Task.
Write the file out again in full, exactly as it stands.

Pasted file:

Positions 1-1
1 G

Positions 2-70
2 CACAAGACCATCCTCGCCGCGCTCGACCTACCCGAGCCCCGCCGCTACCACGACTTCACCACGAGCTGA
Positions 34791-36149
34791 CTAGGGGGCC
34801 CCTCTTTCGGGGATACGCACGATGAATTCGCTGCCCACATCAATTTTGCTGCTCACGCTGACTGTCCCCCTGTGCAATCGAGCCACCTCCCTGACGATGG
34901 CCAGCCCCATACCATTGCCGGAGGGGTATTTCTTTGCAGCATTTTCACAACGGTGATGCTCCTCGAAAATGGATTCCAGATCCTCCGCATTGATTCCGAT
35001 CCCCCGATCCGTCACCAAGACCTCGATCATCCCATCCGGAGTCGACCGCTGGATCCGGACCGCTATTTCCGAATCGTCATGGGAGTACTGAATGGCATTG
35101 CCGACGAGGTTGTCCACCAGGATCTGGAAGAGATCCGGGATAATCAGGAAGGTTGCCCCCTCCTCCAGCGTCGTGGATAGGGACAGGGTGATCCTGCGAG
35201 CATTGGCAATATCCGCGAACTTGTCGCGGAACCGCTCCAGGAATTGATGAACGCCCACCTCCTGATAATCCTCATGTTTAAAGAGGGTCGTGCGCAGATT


Positions 1-1
1 G

Positions 2-70
2 CACAAGACCATCCTCGCCGCGCTCGACCTACCCGAGCCCCGCCGCTACCACGACTTCACCACGAGCTGA
Positions 34791-36149
34791 CTAGGGGGCC
34801 CCTCTTTCGGGGATACGCACGATGAATTCGCTGCCCACATCAATTTTGCTGCTCACGCTGACTGTCCCCCTGTGCAATCGAGCCACCTCCCTGACGATGG
34901 CCAGCCCCATACCATTGCCGGAGGGGTATTTCTTTGCAGCATTTTCACAACGGTGATGCTCCTCGAAAATGGATTCCAGATCCTCCGCATTGATTCCGAT
35001 CCCCCGATCCGTCACCAAGACCTCGATCATCCCATCCGGAGTCGACCGCTGGATCCGGACCGCTATTTCCGAATCGTCATGGGAGTACTGAATGGCATTG
35101 CCGACGAGGTTGTCCACCAGGATCTGGAAGAGATCCGGGATAATCAGGAAGGTTGCCCCCTCCTCCAGCGTCGTGGATAGGGACAGGGTGATCCTGCGAG
35201 CATTGGCAATATCCGCGAACTTGTCGCGGAACCGCTCCAGGAATTGATGAACGCCCACCTCCTGATAATCCTCATGTTTAAAGAGGGTCGTGCGCAGATT